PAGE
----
If anything, the Christian life is quite the opposite. Every Christian is willing to admit that we as Christians, though we are saved and are being sanctified in Christ, still sin. But I am not sure if we all understand what the consequences of sanctification, of being made Holy, really are. In the book of Revelation, Jesus is described as having a sword for a tongue. In the same book, Jesus says that He is coming to the church, coming to destroy the false gods and idols that are hindering her from loving Jesus. And in the same way, Jesus comes to each of us, to destroy the false gods and idols of our own hearts, and I don't think He plans on using persuasive speech in order to make us let go of our sin. No, I think He intends to use His sword, which means there is pain and suffering involved. He will do what is necessary in order to cut the sin from our lives.

I cannot say the waters are tranquil in my life right now. But I can say this. There is a peace in my heart and soul in knowing the raging waters around and inside of us are a gift of God’s grace. There is contentment in knowing that Jesus loves us enough to make sure we are not happy with anything or in anything but Him. He refuses to let us grow complacent in our self-righteousness. And so I continually pray,

“Don’t Stop the Madness”

This post was originally inspired by the band Tenth Avenue North and their songs "Don't Stop the Madness" and "The Struggle". I wanted to share it again because, praise God, his faithfulness rings true even now and this prayer remains on my lips even today, "don't be afraid to break my heart, just bring me down to my knees." 

Friday, July 1, 2016

Because I'm Single || 4 Misconceptions About Singles

If you are not single right now, chances are you probably were at some point or another in your life. You might have to stretch your brain hard to think back that far (don't rub it in). Your life might be considerably more awesome now that you are un-single, so awesome in fact that you decided to obliterate all of your prior memories as a destitute, meaningless, joyless single from your memories. Still, we all know what it is to be single, whether we enjoyed being single or not. Singleness is a universally human experience and yet there are still so many misconceptions about single people. I am here to debunk a few of them.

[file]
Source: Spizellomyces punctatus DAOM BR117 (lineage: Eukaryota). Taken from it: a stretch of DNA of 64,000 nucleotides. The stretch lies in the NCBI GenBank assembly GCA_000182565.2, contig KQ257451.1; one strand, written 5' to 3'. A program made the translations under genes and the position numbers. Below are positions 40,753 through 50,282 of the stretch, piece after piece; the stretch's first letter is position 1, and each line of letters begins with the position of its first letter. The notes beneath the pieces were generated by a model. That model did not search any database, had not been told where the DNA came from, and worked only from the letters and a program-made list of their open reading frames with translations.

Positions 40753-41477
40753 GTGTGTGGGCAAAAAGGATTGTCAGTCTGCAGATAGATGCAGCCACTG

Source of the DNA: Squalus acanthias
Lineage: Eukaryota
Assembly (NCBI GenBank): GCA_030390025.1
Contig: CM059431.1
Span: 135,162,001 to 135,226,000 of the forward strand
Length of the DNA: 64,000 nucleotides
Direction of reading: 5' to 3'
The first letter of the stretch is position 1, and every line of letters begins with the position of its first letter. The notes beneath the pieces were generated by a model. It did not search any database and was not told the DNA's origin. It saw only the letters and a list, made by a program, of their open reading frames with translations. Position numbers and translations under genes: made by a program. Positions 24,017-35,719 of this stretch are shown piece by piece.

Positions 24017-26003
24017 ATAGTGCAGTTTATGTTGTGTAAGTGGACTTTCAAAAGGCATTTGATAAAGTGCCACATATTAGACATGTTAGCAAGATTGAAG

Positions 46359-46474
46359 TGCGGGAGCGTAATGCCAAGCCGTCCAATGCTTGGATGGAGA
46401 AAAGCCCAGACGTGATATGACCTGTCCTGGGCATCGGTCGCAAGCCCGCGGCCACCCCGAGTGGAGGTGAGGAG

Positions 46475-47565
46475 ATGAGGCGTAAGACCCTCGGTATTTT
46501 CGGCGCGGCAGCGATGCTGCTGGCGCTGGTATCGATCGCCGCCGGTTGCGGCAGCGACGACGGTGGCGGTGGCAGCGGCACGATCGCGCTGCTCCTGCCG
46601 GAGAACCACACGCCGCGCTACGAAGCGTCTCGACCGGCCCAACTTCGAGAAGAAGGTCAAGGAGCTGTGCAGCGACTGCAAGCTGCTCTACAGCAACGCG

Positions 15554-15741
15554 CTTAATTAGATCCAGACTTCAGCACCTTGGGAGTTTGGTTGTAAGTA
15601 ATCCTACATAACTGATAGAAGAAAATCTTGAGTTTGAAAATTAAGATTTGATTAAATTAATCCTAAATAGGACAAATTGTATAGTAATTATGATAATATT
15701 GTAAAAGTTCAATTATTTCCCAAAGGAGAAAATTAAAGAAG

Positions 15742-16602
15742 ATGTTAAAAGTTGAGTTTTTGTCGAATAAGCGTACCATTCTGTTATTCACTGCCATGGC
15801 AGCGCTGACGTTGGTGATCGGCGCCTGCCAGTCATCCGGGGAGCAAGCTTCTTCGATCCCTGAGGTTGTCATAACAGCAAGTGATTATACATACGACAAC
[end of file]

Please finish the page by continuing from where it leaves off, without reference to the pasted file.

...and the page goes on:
The following may be true for some singles, but they're not true for me and I am sure there are other young or not-so young single adults who can relate. In general we should never generalize or make assumptions about people based on their relationship status. So in celebration of getting to know people as whole, complete individuals whether they have a "better half" or not, here are a few misconceptions you should lay aside the next time you approach me or any single person...

1. I am available 100% of the time. I love babysitting and pet-sitting and house-sitting. I love sitting in general, almost as much as I love running, especially when I'm sitting down to watch Netflix (haha, see what I did there?). I think having a little more flexibility is one of the perks of being a single person and I like filling needs where I can. But this does not mean that I don’t have a life, I don’t make plans, and I don’t know how to spend my time because I’m single. I have a job. I have obligations. I have friends. I have a social life (does Netflix count as a social life?).

2. I can't relate to married couples whatsoever. Because every married couple knows that if you are single, you can’t join the club. Okay, not every married person treats me this way. In fact, I have a lot of married/un-single friends who are great about hanging out with me, talking, and simply being my friend even though our relationship statuses are different. But there are always those adults who talk down to me, over me, and past me because, “I’m sorry, but I just can’t relate to you. I mean, I was never single, was I?”  

3. My life is on hold. Being single is all about sitting around and waiting for someone to marry. And until then, my life doesn’t really amount to much. When my friends and family ask me, “What’s going on in your life? Anything exciting happening?” I know they’re fishing for relationship information. “Has a gallant young man stepped into your life? Oh—no? Okay, I’m bored.” It’s no secret that everyone is disinterested in your existence until you get into a relationship...and then suddenly your personal life is everybody’s business. And I exaggerate here because obviously my friends and family aren't completely disinterested in my existence. But the fact still remains. My life is not on hold simply because I don’t have a boyfriend. If anything, it’s quite the opposite and the plans I make, the things I do, the job I have—those are all still really important and exciting for me.

Here’s a tip for all you un-single people. When you approach your single friends, avoid asking general questions such as, “How’s life? How are you doing?” Instead, ask them specific questions like, “How was work this week? How is that project you’ve been working on? How is your roommate?” Because if you think about it, these are the kinds of questions we ask married couples. “How is your child? How’s your husband? How is the nursery coming along for the baby-on-the-way?” And just because we don’t have husbands, wives, or children, doesn’t mean our commitments, jobs, dreams and various other aspects of our lives are no less important to us.

4. I am hunting for a husband. It is a universally accepted assumption that any young woman who is twenty-one years old and single must be in want of a husband. Rephrase: She is desperate for a husband. Rephrase: She is so desperate for a husband she will snatch up any eligible single man in the near vicinity. Except not. Because a young woman who is twenty-one and decidedly single is probably decidedly single because she has very specific expectations for any potential suitors and she’s not going to settle for anything less than her expectations. And until that someone comes along (if he ever does), she is going to remain blissfully single because life is awesome and being single is awesome.